Public lecture

Visiting lecture: Auditory-Vestibulomotor Temporal Processing and Crossmodal Plasticity for Musical Rhythm in the Early Blind


2.11.2018 10:00 — 11:00

Location: Seminaarinmaki, Boombox, Musica
The auditory dorsal stream (ADS) is a cortical brain network responsible for sensorimotor spatiotemporal processing.

The auditory dorsal stream (ADS) is a cortical brain network responsible for sensorimotor spatiotemporal processing. However, despite the important role of vestibular input when the head or body is moving through space, as well as the strong coupling between the vestibular and visual systems, very little is known about how vestibular information is integrated with auditory-motor inputs in the ADS, nor is it known to what extent this integration is affected by early visual deprivation. Using functional magnetic resonance imaging and motion capture technology we show that the ADS includes an extension to parietoinsular vestibular cortex (PIVC) and to subcortical regions including basal ganglia and vestibular cerebellum. This circuit is engaged after sensorimotor synchronization training, during beat recognition, and is preserved in the early blind. The strength of activation of PIVC in the early blind correlates with a measure of lifetime physical spatial activity, suggesting that experience with vestibular stimulation via physical spatial activities might compensate for any negative effects of early blindness, and thus reinforcing the beneficial effects of mobility training. Finally, rhythmic entrainment provides an effective tool for studying auditory-vestibulomotor integration and music appreciation, and for developing music-based interventions for early blind individuals.

Jessica Phillips-Silver, PhD, is a researcher in the Department of Neuroscience at Georgetown University Medical Center, where she developed Georgetown's first course on Music, Brain and Body. Jessica earned a Bachelor of Humanities & Arts in psychology and music from Carnegie Mellon University, a Ph.D. in auditory development and music perception at the McMaster Institute for Music and the Mind in Ontario, and conducted postdoctoral research in the International Laboratory of Brain, Music and Sound in Montreal. Jessica's research examines how 'feeling the beat' in music is a multisensory experience in infants and adults, and she documented the first case of ‘beat deafness’. She currently studies music processing and cortical plasticity in early blindness, and the development of musical rhythm and executive functions in Deaf children. Jessica’s work is published in journals including Science, Neuropsychologia, Frontiers in Human Neuroscience, and Research in Developmental Disabilities, and has been featured in USA Today, Time Magazine, The New York Times, The Washington Post, Men’s Health, the Atlantic, NPR and the Discovery Channel.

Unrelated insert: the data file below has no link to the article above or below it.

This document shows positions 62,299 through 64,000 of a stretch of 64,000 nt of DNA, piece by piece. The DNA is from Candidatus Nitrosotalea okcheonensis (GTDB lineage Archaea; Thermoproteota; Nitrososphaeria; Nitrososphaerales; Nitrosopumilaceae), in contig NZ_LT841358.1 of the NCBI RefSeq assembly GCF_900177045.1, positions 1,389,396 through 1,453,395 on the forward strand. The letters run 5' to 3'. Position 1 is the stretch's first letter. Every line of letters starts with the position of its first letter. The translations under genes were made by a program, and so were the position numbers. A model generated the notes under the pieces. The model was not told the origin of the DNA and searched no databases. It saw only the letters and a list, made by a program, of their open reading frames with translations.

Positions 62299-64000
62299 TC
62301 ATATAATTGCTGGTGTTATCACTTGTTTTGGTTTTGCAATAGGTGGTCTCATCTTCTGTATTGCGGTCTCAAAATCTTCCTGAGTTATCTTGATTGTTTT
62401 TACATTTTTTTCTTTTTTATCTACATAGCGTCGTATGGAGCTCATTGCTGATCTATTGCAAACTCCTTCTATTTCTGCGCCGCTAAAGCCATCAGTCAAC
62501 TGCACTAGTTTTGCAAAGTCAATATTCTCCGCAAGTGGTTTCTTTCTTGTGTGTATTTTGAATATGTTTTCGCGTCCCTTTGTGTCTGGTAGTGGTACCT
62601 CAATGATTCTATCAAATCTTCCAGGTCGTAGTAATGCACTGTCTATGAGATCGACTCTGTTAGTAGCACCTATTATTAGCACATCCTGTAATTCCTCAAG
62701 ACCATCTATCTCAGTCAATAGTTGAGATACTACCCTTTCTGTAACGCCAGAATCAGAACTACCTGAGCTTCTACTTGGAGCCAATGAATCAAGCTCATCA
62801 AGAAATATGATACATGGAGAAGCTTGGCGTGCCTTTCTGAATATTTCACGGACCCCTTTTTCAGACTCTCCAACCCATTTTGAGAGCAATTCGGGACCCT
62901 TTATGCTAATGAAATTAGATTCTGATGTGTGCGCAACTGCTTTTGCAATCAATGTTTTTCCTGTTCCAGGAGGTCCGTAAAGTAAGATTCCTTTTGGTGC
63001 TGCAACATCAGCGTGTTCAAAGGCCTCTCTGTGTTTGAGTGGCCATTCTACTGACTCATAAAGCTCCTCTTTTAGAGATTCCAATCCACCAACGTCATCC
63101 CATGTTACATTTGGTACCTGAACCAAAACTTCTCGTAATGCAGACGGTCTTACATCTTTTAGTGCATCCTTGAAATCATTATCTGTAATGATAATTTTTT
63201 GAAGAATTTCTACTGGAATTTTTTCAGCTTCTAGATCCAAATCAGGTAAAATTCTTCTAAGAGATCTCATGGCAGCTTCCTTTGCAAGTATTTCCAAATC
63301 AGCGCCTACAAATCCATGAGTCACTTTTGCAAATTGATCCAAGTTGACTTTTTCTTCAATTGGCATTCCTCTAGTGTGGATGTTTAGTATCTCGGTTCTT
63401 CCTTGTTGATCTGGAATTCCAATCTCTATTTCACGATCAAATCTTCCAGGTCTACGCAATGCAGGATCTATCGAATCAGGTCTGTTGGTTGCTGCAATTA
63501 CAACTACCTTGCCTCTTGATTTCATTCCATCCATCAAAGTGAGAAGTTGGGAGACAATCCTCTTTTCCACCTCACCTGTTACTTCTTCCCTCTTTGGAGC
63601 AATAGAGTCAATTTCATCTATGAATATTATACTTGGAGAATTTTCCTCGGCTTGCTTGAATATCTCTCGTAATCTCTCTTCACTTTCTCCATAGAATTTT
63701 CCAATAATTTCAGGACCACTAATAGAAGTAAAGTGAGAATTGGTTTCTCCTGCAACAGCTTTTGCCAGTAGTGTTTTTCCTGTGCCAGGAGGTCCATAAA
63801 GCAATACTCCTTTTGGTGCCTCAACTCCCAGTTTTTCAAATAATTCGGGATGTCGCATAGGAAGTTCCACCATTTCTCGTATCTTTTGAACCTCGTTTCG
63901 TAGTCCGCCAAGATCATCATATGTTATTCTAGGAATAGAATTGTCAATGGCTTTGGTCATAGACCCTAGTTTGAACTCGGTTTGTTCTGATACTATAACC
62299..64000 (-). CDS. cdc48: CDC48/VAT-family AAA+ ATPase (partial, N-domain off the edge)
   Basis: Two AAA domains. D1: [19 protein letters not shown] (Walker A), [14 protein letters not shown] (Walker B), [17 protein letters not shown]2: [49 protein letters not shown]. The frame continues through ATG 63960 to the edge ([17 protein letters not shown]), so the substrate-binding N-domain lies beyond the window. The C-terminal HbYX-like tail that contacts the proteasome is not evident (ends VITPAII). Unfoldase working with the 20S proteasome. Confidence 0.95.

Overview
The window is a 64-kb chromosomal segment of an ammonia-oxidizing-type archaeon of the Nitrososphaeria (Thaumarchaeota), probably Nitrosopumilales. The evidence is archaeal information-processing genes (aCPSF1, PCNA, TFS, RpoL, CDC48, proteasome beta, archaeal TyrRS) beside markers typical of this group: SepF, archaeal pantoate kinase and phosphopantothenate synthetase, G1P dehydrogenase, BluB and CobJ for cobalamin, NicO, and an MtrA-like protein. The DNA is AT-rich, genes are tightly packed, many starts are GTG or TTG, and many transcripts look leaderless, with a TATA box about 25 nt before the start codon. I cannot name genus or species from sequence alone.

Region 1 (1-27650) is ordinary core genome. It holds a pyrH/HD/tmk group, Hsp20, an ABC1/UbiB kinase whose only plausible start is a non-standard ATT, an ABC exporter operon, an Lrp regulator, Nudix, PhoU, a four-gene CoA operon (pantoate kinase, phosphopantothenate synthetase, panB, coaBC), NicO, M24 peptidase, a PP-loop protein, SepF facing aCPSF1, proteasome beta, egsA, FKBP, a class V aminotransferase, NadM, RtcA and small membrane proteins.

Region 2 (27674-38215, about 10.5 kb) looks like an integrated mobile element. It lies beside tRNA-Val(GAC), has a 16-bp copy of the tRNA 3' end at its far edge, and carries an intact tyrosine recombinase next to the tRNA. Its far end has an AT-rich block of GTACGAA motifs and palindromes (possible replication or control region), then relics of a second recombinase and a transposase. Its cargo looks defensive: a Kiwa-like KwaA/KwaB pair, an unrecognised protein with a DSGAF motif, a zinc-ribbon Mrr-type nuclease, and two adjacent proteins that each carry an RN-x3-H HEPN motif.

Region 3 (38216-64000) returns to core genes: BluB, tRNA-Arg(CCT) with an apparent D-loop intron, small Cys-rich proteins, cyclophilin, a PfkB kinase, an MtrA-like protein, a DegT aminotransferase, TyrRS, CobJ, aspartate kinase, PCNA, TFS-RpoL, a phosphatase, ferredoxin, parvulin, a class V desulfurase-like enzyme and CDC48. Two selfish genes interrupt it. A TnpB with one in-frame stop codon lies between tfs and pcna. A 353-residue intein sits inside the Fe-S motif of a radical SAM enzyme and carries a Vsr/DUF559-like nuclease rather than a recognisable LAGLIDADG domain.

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Markku Pöyhönen


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